A manter a ordem à porta da Baiuca

Uma vez telefonei-o, e atendeu ao telefone bruscamente, como sempre. "Ó Zé, aonde está?" Estava na casa do Sr. Henrique, no sul do país. "A fazer o que?" perguntei eu. A ajudar nisto ou naquilo, depois ele ia regressar à noite para trabalhar no dia seguinte. Outras vezes, estava indo para Angola. Sempre a vadiar...

Queria que nos fôssemos portugueses: eu, a minha esposa, e os meus filhos. Ajudou-me com a burocracia portuguesa, inventou planos fantásticos para que eu conseguisse manter uma presença permanente em Portugal ("compre um apartamento", "troque o seu trabalho", etc.). Fizemos percursos de pê e de carro por várias zonas de cidade. Não era jovem, mas andou sempre velozmente, cheio de vontade para chegar.

Uma vez que visitamos Lisboa, queria buscá-nos no aeroporto. Disse-me que tinha um carro que servia.  Não acreditava. "Cabe, cabe. Não se preocupe", respondeu o meu amigo. Chegou com um Citroën antiquíssimo, que não foi nada grande. Mas ele não queria saber nada das minha dúvidas. De uma magia qualquer, conseguiu meter tudo lá dentro--cinco pessoas e todas as malas. Depois da visita, ao regressar ao aeroporto, ofereceu-me uma caixa de discos do fado. Não o queria, mas disse "Trago sempre uma commigo, e vou dando-a quando me apetecer, depois compro mais uma." Assim, o fado e ele andava sempre a par.

Quando eu estava fora de Portugal, telefonava-o por Skype, e por isso ele não reconhecia o número. Quando atendeu ao telefone, dizia "Alô", duma maneira brusca, que transmitiu uma mensagem clara: "Como é que vais explicar esta intrusão?" Eu respondia, "Ó José Maria, é David Mendonça." "Ó David, como está amigo!" E depois era tudo alegria. Mesmo na rua, eu nem sempre percebia quando ele sentia pró ou contra alguém, pois resmungava à frente de todos.

Na Tasca do Jaime

O José Maria vivia com o fado sempre no peito. Quando falávamos, às vezes exprimia os seus sentimentos em termos fadista, sem pretensões e como se fosse a sua própria linguagem. Queria ensinar-me toda a história do fado que conhecia, a qual assisti com toda a minha atenção. Introduziu-me ao mundo ocupado por aquelas pessoas que vivem para o fado, e não através do fado. O fado do José Maria era um fado puro, que refletia uma sensibilidade profundamente humana, cheia de honestidade, e que não aceitou a falsidade.

A última vez que o vi foi recentemente. Estávamos em Lisboa para uma curta visita. Já tinha percebido que não estava bem. Falamos brevemente por telefone, mas foi preciso confirmar os pormenores com a filha dele. (Logo descobri que ele sofreu bastante só para lá chegar.) Estava sentado à porta da Baiuca, com muitos amigos ao seu redor. "Vou cantar" disse ele. A filha protestou, também eu. "Quero." Pediu desculpas da minha esposa por não ser capaz de cantar "Leio em teus olhos", que sempre cantava para ela. Ia cantar outra coisa, então pôs-se de pé. Num instante, a Baiuca e tudo que não era o meu amigo evaporou. Cantou "Senhora da Nazaré" do fundo da alma, com toda a força da vida, com muito mais força do que o corpo tinha. Depois saiu subitamente: estava gasto. Depois falamos para uns minutos, mas foi a última vez que o vi. Era tudo pelo fado, e tudo por amizade.

21 August 2012

Backlinks...

For about the past year, two news outlets--the Luso-Americano and the Portuguese-American Journal--have been publishing some of my writing about the fado (and, occasionally, other Portuguese-related themes). Both have mentioned this fado blog, as well as the one I write in Portuguese. So, it's only fair that I say a bit about each of them!



The Luso-Americano is a Portuguese language print newspaper, founded in 1928 and published in Newark, New Jersey.  With the widest print distribution of any Portuguese-language newspaper in the USA, it covers Portuguese and Portugese-American news items. Lately, the journalist Ricky Durães has been writing some great stuff about the fado, particularly in the NY metro area, covering many of the area's larger and smaller fado performances and related events. Indeed, the Luso-Americano is probably the first best place to look for news and upcoming events on the fado (and other Portuguese music) along the east coast. For example, did you know that Ana Moura is coming to Durham, North Carolina on 29 March 2013, or that Deolinda will be in Chicago on 24 September?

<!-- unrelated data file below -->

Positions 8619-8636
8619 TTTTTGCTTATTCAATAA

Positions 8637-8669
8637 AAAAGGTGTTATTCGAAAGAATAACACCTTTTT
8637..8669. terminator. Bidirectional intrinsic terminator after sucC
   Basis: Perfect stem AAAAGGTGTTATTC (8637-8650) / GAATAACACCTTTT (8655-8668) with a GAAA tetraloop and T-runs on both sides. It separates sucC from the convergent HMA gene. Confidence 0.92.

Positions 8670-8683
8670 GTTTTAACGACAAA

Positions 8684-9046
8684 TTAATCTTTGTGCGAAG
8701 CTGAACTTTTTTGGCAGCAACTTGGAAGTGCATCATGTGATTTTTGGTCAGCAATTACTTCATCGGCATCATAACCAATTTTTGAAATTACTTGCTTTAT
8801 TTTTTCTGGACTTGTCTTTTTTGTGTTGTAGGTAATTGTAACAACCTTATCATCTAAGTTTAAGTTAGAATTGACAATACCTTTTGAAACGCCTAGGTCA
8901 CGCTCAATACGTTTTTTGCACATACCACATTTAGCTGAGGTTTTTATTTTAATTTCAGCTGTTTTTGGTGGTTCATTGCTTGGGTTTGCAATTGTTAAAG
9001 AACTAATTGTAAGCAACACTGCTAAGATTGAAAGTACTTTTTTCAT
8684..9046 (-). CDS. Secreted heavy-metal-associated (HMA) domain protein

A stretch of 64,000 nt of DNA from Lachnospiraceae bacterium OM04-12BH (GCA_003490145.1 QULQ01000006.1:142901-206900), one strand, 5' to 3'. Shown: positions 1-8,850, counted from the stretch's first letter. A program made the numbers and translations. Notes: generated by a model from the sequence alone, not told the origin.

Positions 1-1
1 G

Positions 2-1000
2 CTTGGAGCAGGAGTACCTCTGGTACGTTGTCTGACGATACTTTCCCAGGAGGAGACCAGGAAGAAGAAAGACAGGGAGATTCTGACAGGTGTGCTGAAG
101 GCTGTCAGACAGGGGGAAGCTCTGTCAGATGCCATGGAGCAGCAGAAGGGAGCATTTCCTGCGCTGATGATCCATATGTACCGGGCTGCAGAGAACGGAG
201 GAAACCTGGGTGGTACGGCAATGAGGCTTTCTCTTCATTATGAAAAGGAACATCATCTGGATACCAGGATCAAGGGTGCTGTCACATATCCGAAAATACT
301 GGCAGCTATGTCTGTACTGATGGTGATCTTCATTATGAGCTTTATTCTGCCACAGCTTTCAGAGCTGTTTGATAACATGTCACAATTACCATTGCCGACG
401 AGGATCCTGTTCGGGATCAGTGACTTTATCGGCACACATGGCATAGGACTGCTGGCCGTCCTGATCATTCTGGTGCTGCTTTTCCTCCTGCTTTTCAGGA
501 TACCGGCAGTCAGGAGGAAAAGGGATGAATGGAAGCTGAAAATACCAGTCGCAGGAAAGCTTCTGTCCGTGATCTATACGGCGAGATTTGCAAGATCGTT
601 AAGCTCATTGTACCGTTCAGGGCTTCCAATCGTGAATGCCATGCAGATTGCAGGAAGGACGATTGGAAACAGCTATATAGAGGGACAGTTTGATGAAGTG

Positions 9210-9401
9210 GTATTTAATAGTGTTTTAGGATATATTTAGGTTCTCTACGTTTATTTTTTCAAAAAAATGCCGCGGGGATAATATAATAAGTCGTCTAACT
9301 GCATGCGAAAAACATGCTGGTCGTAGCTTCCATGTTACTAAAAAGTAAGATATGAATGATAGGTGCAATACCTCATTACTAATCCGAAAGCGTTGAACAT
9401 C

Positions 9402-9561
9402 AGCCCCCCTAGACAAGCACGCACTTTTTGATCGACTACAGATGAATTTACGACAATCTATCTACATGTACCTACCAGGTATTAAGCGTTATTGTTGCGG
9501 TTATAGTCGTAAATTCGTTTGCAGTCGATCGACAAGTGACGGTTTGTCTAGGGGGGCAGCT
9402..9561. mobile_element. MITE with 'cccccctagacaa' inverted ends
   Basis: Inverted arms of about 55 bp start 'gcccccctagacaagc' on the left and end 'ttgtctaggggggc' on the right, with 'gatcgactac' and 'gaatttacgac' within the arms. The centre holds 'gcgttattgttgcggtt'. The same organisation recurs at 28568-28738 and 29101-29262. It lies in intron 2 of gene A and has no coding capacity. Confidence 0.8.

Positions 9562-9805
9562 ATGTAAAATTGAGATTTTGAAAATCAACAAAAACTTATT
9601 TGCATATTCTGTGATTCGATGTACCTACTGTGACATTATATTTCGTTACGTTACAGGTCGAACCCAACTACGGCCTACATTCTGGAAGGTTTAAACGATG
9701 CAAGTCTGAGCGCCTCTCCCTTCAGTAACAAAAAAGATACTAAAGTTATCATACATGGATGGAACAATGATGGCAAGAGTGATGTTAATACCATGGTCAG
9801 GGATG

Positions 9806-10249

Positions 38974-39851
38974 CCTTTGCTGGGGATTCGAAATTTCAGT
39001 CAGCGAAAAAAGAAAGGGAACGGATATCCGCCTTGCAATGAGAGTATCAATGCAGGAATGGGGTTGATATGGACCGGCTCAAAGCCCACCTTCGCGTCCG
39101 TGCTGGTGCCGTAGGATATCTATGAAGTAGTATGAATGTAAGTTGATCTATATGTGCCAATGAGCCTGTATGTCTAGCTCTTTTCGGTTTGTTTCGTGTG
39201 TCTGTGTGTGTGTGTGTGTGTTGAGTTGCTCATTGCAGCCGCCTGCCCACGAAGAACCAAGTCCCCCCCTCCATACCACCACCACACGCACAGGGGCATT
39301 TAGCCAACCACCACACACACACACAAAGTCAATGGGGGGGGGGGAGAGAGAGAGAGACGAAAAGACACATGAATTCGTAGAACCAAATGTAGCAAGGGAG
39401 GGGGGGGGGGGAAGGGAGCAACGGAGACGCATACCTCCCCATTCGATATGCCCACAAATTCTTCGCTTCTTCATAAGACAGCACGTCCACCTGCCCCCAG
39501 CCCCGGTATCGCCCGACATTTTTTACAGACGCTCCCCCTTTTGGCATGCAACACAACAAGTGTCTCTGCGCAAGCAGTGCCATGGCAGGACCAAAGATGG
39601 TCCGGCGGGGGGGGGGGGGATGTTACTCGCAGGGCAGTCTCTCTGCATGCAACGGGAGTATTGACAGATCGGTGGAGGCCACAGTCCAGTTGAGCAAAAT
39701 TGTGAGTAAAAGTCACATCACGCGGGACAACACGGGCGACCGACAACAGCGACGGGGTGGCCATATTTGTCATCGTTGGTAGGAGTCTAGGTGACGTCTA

I should also note that, in addition to news, the Luso-Americano publishes various essays and opinion pieces. These include an excellent, very long-running series written by Ferreira Moreno, centered on Portuguese culture and folklore. The paper also has an English language section. You can subscribe to receive it by post, or read a slightly delayed copy online. I am currently working on a Portuguese-language essay for them on the topic of contemporary poets and the fado.


The Portuguese-American Journal is a fairly recent endeavor, published in English. The journal is "dedicated to the Portuguese-American heritage with the purpose of informing and offering an insight into the Portuguese-American experience."Its editorial scope is broad, with new articles published frequently. It's available through Google News feed, as well as through its own web site. The most recent article I wrote for them is a review of Sandra Correia's new album, "Ao Vivo".

11 August 2012

More on "Fado&Piano"


Here's a very informative comment on the latest Maria Ana Bobone record, written by one of the readers of this blog, Aldemar Fernandes Parola. (Note: version in Portuguese is below.) I hope you enjoy it!

'In my opinion fado for voice and piano is not a new hypotesis. What is new in “Fado & Piano” is the fact that Maria Ana Bobone plays piano and sings simultaneously. Few singers have the knowledge, the ability and the art to play piano and sing simultaneously. Since fado and the majority of the portuguese traditional songs are a kind of ritual music, transmiting feelings and emotions, the control of the cadence is extremely important and to have control on the cadence nothing better than to have one person playing and singing.